There is a lack of research on how green brand ambidexterity affects green brand outcomes from the perspective of value creation for consumers. The present research fills this gap by providing more comprehensive explanations of mechanisms for green brand ambidexterity to facilitate consumer satisfaction. It also offers a better understanding of how the effects of green brand ambidexterity are viewed on a path-dependency that is aligned with the dynamic capability perspective of ambidexterity and how green trust forms a critical path to enable green brand ambidexterity and perceived brand performance to enhance consumer satisfaction.

Details

Journal of Consumer Marketing, vol. 39 no. 5
Type: Research Article
ISSN: 0736-3761

Keywords

Article
Publication date: 20 April 2022

Emi Moriuchi and Ikuo Takahashi

Technology has advanced and led the revolution of the online e-commerce industry through various online platforms. These online platforms were integrated to enhance…

Abstract

Purpose

Technology has advanced and led the revolution of the online e-commerce industry through various online platforms. These online platforms were integrated to enhance customer's shopping experience, promoting different business models including consumer-to-consumer (C2C) secondary e-commerce market. This new online business model has been gaining interest in both academia and industry due to potential opportunities and challenges to serve customers effectively. This study aims to draw upon the means-end theory to test a conceptual model to understand the role of engagement between different types of trust and satisfaction toward shopping on C2C e-commerce.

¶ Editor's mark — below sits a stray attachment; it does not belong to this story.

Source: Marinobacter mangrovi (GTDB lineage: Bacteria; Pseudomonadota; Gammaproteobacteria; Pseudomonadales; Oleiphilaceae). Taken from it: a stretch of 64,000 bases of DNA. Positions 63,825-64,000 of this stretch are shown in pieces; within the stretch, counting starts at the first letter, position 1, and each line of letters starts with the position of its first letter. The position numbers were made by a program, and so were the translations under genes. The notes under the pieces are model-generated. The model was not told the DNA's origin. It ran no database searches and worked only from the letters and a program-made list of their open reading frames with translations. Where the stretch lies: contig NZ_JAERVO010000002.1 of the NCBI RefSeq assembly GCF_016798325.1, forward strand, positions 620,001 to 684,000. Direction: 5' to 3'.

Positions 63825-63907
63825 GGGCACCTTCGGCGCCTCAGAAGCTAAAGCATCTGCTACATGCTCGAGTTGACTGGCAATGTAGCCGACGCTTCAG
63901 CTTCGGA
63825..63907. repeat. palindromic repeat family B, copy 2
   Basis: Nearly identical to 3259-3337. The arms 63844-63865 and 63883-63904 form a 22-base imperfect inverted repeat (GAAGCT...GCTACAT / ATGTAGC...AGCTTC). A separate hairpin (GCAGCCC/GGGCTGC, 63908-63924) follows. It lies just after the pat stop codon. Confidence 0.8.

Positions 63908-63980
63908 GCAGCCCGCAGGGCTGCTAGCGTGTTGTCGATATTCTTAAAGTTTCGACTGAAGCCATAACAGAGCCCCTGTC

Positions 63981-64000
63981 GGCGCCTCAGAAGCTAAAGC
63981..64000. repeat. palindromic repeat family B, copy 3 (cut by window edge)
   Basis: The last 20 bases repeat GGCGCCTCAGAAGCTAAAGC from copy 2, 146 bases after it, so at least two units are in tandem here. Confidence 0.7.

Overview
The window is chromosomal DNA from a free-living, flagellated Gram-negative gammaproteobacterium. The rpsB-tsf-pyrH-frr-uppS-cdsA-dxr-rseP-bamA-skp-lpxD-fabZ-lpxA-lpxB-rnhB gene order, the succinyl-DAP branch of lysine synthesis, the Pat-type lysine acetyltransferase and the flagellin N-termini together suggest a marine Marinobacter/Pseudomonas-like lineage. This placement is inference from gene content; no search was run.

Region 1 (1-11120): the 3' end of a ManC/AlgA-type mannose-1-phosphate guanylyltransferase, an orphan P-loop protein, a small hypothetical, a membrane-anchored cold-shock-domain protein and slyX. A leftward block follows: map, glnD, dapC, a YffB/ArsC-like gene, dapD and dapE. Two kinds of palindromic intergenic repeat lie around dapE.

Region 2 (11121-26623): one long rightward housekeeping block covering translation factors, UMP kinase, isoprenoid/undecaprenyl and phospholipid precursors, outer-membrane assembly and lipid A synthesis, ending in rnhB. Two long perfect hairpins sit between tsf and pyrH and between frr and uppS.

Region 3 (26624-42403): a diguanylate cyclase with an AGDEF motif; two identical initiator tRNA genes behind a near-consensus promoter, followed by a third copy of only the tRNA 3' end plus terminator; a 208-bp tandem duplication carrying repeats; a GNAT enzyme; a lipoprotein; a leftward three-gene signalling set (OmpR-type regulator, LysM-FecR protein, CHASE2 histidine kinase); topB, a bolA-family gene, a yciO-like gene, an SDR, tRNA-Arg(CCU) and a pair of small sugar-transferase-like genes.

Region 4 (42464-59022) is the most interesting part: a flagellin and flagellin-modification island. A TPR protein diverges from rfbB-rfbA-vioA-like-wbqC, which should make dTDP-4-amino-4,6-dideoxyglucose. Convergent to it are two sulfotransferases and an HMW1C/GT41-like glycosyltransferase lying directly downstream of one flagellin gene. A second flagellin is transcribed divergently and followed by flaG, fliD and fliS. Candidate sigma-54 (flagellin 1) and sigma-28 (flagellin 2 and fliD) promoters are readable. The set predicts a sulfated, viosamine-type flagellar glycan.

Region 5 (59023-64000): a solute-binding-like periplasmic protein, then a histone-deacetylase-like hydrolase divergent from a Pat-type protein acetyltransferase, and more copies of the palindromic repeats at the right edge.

Design/methodology/approach

A quantitative survey method was developed to test the antecedents and mediator of C2C customer satisfaction. A panel service was used to collect the dataset (n = 294) to test the proposed extended means-end chain theory (MEC) model.

Findings

The authors found that the role of trust toward the platform provider and the third-party seller differs based on the perceived value (functional and emotional) and impact of trust on satisfaction. This study provides a rich conceptualization of an instrument for a C2C experience that can serve as a starting point for future research to investigate the antecedents and impacts of the C2C context.

Research limitations/implications

Because of the chosen research approach, the research results may lack generalizability. Therefore, researchers are encouraged to test the proposed hypotheses further in a different context (e.g. country).

Practical implications

The paper includes implications for a guide to designing an effective online C2C retailing strategy.

Originality/value

This paper fulfills an identified need to study how engagement serves different role depending on the trust consumers have toward the intermediary vs the seller, which has a subsequent effect on consumer's satisfaction.

Details